How do you express that a particular-unknown/undefined item performed a action?

Usually I would start my sentence with "I didn't knew that..." indicating a general unawareness. A possible completion for the sentence would be "this stove was installed", given the result, "I didn't knew that this stove was installed".

but what about when its not "this stove", but a stove far-away: "that stove"?
"I didn't knew that THAT stove was installed"?!?!?!?!?!?!?

  • ?!?!?!?!?!?!? One punctuation mark is enough.
    – Greybeard
    Apr 29, 2021 at 10:36

2 Answers 2


There is nothing wrong with "that that."

Now, there is something wrong with saying, "I didn't knew...." The verb phrase is "didn't know" because the helping verb "did" is already in the past tense, calling for the ensuing verb to be in the to-free infinitive form (i.e., "know," not "to know").

With the above in mind, you would write:

"I didn't know that that stove was installed."

Since the first "that," the "that" that follows the verb and introduces the relative clause, can be left unsaid in English, you could also simply write:

"I didn't know that stove was installed." (i.e., "I didn't know [that] that stove was installed.")

Anyway, people say "that that" all the time. There's nothing wrong or even weird about it. It's extremely common. The pronunciation is a little different, though. When people say "that that," how they pronounce it is "thet that." Nobody ever says the two the same, meaning the first "that" doesn't rhyme with the second "that," which rymes with "cat" and "hat." Instead, the first "that" rhymes with "bet" and "let."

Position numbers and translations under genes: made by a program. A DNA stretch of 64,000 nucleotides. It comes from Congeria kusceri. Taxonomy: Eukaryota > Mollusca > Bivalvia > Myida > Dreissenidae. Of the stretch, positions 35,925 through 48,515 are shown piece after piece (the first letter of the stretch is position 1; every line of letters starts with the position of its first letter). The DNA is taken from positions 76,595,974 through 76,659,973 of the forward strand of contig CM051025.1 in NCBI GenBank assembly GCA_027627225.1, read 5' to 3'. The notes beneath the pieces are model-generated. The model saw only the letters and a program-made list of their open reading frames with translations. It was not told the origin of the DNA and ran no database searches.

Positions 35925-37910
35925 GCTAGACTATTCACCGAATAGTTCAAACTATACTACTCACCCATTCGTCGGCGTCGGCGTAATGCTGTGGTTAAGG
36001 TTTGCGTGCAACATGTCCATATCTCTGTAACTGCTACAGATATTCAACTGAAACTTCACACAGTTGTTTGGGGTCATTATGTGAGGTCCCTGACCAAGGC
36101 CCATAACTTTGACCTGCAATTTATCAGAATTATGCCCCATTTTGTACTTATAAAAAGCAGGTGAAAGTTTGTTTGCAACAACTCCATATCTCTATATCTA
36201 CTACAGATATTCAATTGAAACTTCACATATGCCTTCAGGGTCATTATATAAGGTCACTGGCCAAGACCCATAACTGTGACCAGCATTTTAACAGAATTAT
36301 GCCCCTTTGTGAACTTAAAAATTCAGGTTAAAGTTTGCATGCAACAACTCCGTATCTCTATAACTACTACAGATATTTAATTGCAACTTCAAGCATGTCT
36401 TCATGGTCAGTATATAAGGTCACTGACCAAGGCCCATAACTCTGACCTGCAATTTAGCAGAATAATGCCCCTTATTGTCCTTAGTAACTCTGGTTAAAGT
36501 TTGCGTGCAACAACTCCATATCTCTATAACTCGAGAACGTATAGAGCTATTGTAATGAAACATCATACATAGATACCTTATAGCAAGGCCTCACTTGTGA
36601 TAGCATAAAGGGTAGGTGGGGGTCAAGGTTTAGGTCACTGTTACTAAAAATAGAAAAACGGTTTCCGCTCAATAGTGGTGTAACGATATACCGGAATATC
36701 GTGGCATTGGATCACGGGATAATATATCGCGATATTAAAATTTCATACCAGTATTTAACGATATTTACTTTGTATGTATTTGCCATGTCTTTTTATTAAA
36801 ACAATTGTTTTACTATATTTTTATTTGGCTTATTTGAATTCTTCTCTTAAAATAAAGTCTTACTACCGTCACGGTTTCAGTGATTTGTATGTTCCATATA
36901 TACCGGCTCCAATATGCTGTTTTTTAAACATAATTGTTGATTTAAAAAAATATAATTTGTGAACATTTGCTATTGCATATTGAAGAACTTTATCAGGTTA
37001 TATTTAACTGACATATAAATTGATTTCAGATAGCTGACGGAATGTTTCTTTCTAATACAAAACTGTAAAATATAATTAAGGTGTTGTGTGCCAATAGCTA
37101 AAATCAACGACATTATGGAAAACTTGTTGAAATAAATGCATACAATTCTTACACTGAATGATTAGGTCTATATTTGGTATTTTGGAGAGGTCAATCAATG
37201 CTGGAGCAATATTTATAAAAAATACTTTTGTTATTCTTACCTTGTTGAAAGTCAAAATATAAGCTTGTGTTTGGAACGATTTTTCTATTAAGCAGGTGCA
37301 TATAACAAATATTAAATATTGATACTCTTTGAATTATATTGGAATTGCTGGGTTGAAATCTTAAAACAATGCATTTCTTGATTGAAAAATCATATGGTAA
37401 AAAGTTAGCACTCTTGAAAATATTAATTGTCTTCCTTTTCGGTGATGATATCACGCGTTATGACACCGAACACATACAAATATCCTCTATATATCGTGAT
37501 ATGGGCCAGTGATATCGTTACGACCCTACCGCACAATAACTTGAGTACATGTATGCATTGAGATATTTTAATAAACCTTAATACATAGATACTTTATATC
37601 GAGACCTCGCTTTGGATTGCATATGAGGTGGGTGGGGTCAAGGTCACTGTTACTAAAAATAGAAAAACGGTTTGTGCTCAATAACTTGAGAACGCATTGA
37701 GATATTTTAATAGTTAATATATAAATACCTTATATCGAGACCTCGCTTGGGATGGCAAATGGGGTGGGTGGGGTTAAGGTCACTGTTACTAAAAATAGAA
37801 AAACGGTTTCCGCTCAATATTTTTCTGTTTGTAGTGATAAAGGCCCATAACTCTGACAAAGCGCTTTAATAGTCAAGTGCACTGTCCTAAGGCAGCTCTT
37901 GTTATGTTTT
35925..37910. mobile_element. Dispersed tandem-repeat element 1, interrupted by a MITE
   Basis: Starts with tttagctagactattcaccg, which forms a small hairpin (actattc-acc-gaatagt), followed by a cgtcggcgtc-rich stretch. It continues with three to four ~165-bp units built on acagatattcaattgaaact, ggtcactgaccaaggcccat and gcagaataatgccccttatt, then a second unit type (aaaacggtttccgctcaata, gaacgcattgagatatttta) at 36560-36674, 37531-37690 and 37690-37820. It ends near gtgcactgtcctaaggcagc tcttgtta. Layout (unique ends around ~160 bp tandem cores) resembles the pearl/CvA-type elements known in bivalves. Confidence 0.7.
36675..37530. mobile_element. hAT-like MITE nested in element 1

• It seems that the vowel a in the first "that" is not pronounced as in "bed", but instead that it is reduced (as in "adrift"): forum.wordreference.com/threads/that-that-pronunciation.3633205.
    – LPH
    Apr 29, 2021 at 9:18
  • If you were doing something when someone hit you for no obvious reason, I could validly ask What were you doing before that that that person objected to? The first "that" would get heavy stress, the second would be very unstressed (with a truly "minimalist" schwa for a vowel), and the third would be "normal" (neither stressed nor unstressed). But I wouldn't normally leave any of them out (that really would sound weird! :) Apr 29, 2021 at 11:12

Yeah, I would agree with Benjamin. The first "that" could be normally left out to avoid any recurrence.

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